My first impression of the Lansky Blade Medic was a little cynical. Another knife sharpening gadget? No thanks. As a professional woodworker I have sharpened hundreds, if not thousands, of blades, chisels, knives etc. over the years. I’ve shown a couple of hundred Scouts how to use and sharpen a pocket knife and I’ve tried out many different sharpening methods. The Lansky Blade medic features two ‘crotch stick’ sharpening tools, one in ceramic, one in carbide. They are two pieces of material configured in a ‘v’ shape that forms the proper cutting angle on just about any knife. In addition to these there’s a cone-shaped diamond rod and a profiled strip of ceramic for serrated blades. In the video I sharpen three different blades, a pocketknife, a serrated multi-tool blade and a sheath or kitchen knife blade. The pocket knife blade was not entirely dull but it got considerably sharper after several passes through the ceramic tool. Touching up a blade with the ceramic tool every once in a while is a quick and effective way to keep it sharp. Sharpening serrated blades has always been a bit of a puzzle, but the Lansky Blade Medic makes the process simple. The tapered diamond sharpening stick will quickly sharpen nearly any size or shape serration, and the ceramic strip dresses them up. As the video shows a couple of swipes across the back of a serrated blade will remove the burr sharpening the serrations creates. My utility kitchen/sheath knife was pretty dull. I used the carbide tool to form the edge, followed up with the ceramic tool and this resulted in a good sharp edge in less than a minute. As the video shows there was one rough spot in the blade that I used the ceramic strip to smooth out, so this part of the tool works for more than just serrated blades, you can use it much like any sharpening stone. It’s important to use moderate pressure when sharpening with the carbide or ceramic crotch stick tools. Start with about as much pressure as you’d use to peel a potato, check the edge after a couple of strokes and see if you are getting anywhere. It’s better to start out with lighter pressure and increase it if need be, then finish with one or two light strokes. Lansky recommends using the carbide tool sparingly and I concur. If you have a very dull blade the carbide tool will shape a good edge, then you’ll want to refine it with the ceramic tool. Nine times out of ten a well-maintained edge will only need a few passes over the ceramic tool to keep it sharp. I’d think anyone willing to spend a little time practicing will be able to sharpen just about every knife blade they own with the Lansky Blade Medic. It’s not just another gimmicky gadget, it’s a serious tool. It’s perfect for Scouts – simple, effective and quick with a much shorter learning curve than the traditional sharpening stone. Also available at Amazon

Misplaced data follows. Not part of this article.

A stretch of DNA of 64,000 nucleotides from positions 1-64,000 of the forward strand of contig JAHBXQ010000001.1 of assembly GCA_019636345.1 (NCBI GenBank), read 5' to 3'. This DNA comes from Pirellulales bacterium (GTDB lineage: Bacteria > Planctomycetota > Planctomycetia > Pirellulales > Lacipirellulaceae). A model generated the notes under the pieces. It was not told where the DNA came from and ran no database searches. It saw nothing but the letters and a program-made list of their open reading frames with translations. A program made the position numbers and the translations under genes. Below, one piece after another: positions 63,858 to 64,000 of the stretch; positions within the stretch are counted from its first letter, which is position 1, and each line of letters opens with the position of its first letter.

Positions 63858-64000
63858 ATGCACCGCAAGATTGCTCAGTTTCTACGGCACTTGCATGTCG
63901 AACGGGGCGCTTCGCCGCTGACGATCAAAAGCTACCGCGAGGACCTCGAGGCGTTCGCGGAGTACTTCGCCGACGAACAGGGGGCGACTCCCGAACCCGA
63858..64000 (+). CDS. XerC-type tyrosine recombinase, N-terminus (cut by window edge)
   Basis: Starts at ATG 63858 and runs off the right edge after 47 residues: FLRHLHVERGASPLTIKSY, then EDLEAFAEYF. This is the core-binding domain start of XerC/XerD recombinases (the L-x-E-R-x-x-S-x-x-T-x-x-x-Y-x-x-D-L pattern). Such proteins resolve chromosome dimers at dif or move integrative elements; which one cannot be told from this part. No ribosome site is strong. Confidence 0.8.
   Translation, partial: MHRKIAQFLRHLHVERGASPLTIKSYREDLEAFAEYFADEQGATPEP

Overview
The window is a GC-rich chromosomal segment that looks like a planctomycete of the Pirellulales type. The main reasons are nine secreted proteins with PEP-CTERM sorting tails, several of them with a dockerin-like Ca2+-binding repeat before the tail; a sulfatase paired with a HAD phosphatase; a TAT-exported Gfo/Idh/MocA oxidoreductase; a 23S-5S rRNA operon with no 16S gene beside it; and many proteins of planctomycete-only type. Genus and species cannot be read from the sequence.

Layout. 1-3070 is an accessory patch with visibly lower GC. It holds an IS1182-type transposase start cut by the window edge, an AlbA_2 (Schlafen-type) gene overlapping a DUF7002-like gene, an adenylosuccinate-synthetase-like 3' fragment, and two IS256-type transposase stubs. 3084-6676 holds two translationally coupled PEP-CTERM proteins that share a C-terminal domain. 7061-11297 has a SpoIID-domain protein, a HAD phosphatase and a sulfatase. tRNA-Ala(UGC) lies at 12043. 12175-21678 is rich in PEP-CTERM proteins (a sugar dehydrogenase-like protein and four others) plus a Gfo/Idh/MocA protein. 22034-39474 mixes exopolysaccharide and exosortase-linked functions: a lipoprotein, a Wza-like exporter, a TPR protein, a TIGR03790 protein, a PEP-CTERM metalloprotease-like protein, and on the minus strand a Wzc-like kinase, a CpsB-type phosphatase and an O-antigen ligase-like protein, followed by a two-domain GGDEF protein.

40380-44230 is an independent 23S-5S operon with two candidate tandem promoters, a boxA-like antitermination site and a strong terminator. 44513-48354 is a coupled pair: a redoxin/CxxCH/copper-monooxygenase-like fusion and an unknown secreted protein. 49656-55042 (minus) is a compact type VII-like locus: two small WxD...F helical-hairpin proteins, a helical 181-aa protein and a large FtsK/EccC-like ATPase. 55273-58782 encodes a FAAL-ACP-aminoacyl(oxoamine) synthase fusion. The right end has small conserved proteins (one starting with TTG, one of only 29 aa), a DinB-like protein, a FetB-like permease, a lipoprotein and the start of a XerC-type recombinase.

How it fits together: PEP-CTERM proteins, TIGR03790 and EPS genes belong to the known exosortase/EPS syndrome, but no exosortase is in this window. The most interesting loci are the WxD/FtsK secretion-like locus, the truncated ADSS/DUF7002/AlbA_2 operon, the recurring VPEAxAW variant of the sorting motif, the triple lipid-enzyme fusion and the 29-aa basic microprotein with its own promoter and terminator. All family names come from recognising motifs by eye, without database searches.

About Clarke Green
Clarke has worked with thousands of Scouts and Scouters as a director at his local Scout Camp (Camp Horseshoe), and as a Scoutmaster for 30 years. He is the recipient of a number of awards recognizing his service to Scouting, including the B.S.A.’s Silver Beaver, District Award of Merit, and is a Vigil Honor member of Octoraro Lodge 22. He is author of the blog and podcast at Scoutmastercg.com, The Scouting Journey, and Thoughts on Scouting. An avid outdoorsman and amateur actor, he lives in Kennett Square, Pennsylvania with his wife Teddi.